Dark Reading is part of the Informa Tech Division of Informa PLC

This site is operated by a business or businesses owned by Informa PLC and all copyright resides with them.Informa PLC's registered office is 5 Howick Place, London SW1P 1WG. Registered in England and Wales. Number 8860726.

Vulnerabilities / Threats

1/22/2018
06:50 PM
Connect Directly
Twitter
LinkedIn
RSS
E-Mail
50%
50%

Satori Botnet Malware Now Can Infect Even More IoT Devices

Latest version targets systems running ARC processors.

The authors of the Satori IoT malware family have dramatically increased their pool of bot recruits for attack botnets with a new version of the tool targeting systems running ARC processors.

The latest Satori variant, the fourth since the malware first surfaced in Dec. 2017, appears to be the first aimed specifically at ARC chipsets, DDoS attack mitigation vendor Arbor Networks said in an advisory this week.   

ARC processors are 32-bit power-efficient CPUs that are used in a wide range of applications including automotive, industrial, and IoT. More than 1.5 billion embedded systems containing ARC cores ship every year, including electronic steering controls and infotainment systems in cars, as well as personal fitness bands and digital TV set tops, and smart thermostats.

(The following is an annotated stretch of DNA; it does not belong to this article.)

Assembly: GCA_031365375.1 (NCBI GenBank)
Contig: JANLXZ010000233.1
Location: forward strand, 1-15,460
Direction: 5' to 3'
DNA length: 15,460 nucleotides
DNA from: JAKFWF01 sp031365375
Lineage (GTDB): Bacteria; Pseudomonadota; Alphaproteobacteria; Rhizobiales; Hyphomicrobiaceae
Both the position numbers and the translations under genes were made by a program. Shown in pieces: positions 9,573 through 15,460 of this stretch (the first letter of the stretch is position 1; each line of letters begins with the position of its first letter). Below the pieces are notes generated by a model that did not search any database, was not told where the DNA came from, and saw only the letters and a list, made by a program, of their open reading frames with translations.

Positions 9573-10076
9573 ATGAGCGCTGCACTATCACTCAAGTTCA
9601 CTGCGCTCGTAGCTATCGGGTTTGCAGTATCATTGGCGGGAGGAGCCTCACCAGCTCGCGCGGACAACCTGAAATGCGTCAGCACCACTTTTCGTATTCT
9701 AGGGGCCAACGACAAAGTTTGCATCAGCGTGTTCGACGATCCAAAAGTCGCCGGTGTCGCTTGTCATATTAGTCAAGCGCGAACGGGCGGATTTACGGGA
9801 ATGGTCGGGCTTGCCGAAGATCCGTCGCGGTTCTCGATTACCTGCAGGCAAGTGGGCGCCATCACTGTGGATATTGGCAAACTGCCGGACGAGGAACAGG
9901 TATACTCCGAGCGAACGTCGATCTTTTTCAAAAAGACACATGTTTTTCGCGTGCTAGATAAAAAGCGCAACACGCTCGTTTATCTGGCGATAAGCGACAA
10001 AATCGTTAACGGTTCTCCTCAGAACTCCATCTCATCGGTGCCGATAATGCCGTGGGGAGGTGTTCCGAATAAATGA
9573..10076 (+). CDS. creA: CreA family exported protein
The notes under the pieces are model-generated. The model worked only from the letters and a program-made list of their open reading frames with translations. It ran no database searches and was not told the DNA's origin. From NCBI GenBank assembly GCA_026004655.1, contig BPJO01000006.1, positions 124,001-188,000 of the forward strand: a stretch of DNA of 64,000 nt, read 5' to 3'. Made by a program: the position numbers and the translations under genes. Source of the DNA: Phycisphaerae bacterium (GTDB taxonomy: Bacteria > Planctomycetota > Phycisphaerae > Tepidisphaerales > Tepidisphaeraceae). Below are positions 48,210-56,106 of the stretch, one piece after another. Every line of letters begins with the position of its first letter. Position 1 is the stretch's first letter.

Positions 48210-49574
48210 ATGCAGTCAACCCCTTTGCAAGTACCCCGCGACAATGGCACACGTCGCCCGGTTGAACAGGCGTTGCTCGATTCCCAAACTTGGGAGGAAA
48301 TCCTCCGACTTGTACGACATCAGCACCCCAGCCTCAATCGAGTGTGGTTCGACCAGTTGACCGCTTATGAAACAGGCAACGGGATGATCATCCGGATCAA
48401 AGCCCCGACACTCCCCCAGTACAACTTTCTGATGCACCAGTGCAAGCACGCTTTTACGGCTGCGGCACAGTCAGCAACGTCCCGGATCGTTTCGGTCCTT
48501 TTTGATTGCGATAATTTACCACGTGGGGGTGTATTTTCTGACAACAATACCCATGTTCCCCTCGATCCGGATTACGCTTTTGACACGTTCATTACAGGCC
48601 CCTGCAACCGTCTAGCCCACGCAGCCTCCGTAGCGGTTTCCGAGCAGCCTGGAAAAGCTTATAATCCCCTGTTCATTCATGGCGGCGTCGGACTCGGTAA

Like other Satori variants, the newest one also leverages the Mirai code base. Like Mirai, it is designed to propagate through credential scanning, meaning the malware can potentially infect any ARC device with default and easily guessable telnet usernames and passwords. The previous Satori variant specifically targeted Huawei routers.

It's hard to say which specific ARC-based devices the Satori authors are hoping to target because of the huge installed base of systems, says Peter Arzamendi, security researcher at NETSCOUT, Arbor's Security Engineering & Response Team. 

However, "botnets that target new and novel types of IoT devices is the new normal," he says. "With the proliferation of IoT and BYOD, enterprises will need to understand how to both defend these devices and be able to respond when they are compromised," Arzamendi says.

Support for ARC processors allows Satori variants to target a wide range of systems including those based on Intel, ARM, MIPS, PPC, and SuperH processor architectures. All of the variants differ slightly in targeting and in capabilities.

Building malware for a new processor architecture like ARC is not too difficult an endeavor and only requires a compiler that supports the architecture, and some open source tools to help with porting code, says Arzamendi.